Currently trading for 70% of tangible book despite a history of consistent profitability and relatively strong ROE, Investors Title Company (ITIC) is a potentially significantly undervalued insurance company.
I first stumbled upon ITIC from when it was posted on the Rational Walk (see here for the initial write up and here for a quick follow up on some potentially hidden assets that could (slightly) increase value). Insurance is much more his forte than mine, so I encourage you to read his write ups.
Anyway, ITIC sells title insurance. The are a bit player in this industry, which is dominated by four large players. Most (between 40-50%) of their business comes from North Carolina. I like this for a couple of reasons: 1) North Carolina was not one of the “centers” of the housing bubble, like California, Florida, etc., so while business is down in the recession, it hasn’t been absolutely crushed and should recover to normal levels as the economy continues to recover. 2) It gives them something of a niche in that they should know the market and be able to price/understand the risks in it better than the giant players.
As you might expect, business has been hard hit by the recession and housing crisis. Title insurance is only purchased when a property is sold or refinanced, and the drop off in sales led to a drop off in demand for title insurance. Still, the company weathered the crisis pretty well, reporting a loss only in 2008 and easily weathering the recession due to a near fortress balance sheet.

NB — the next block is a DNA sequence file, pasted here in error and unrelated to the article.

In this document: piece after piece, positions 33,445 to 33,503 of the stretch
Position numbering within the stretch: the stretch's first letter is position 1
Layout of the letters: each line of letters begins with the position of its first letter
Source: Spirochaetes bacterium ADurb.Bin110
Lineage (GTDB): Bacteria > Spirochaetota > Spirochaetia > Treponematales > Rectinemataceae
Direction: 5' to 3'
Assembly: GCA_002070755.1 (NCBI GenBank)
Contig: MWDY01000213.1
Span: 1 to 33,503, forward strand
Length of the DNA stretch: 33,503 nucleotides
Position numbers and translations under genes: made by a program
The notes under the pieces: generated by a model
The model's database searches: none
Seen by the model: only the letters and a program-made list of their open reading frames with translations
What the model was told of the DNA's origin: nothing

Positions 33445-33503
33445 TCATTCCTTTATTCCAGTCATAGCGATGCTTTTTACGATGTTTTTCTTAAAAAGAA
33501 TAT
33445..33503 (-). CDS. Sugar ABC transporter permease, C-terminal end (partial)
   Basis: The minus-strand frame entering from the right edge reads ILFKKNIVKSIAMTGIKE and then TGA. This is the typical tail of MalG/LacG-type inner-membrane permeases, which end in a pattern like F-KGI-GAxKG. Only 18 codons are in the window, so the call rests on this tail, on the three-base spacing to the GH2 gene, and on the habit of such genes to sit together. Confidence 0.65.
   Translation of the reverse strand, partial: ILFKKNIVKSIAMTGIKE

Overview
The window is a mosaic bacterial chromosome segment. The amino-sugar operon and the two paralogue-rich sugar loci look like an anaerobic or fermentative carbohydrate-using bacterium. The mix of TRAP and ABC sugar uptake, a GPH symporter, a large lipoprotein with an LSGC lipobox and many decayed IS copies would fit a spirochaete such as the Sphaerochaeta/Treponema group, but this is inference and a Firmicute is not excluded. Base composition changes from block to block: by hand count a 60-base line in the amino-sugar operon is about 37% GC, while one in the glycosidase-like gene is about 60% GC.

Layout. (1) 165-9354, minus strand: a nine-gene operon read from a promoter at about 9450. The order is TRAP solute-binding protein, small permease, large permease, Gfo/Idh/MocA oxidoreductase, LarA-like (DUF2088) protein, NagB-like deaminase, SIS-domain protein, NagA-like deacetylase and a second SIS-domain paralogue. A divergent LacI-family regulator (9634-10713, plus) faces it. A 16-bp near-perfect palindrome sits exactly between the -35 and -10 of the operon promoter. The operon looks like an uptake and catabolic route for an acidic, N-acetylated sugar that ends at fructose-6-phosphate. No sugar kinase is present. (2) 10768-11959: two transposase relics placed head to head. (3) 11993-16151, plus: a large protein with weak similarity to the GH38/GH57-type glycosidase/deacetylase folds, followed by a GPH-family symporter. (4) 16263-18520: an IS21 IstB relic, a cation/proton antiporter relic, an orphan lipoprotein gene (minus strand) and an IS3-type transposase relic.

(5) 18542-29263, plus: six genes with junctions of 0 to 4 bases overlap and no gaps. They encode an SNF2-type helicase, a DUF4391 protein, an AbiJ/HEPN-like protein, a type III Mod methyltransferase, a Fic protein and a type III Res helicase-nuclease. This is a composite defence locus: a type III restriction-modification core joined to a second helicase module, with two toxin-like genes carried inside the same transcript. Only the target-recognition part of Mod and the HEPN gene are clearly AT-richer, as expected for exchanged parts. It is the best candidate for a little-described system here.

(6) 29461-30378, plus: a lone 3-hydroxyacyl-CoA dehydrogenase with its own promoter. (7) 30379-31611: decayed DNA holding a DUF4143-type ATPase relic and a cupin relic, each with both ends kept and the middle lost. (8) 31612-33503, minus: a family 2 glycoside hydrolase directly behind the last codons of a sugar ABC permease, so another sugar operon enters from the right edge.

On to valuation. The company currently trades for a market cap of ~$72 million ($31.5 per share) despite a book value of just shy of $104 million (just over $45.5 per share). Given that most insurance companies trade for at least tangible book (and sometimes a multiple of it), that alone makes them interesting. What I think makes them really interesting though, is their earnings power. Currently, with the low volumes from the recession, the company is earning ~8% margins on their underwriting business. This makes them pretty interesting for a couple of reasons. First, as an insurance company, they get paid premiums upfront and get to invest the float while waiting to pay claims. They pay out between 15-20% of reserves in claims each year, so they get an average of about three years worth of free float every time they take in a premium. In a high interest/inflationary environment (not saying that’s coming, but always a concern with Q.E.3,4,5, and 6 on the horizon), that float would be incredibly valuable. Even in today’s low interest rate environment, that’s pretty valuable. Some insurers write insurance at a loss just to get float to invest, so to do it at a decent profit, especially in a sluggish environment, is pretty impressive.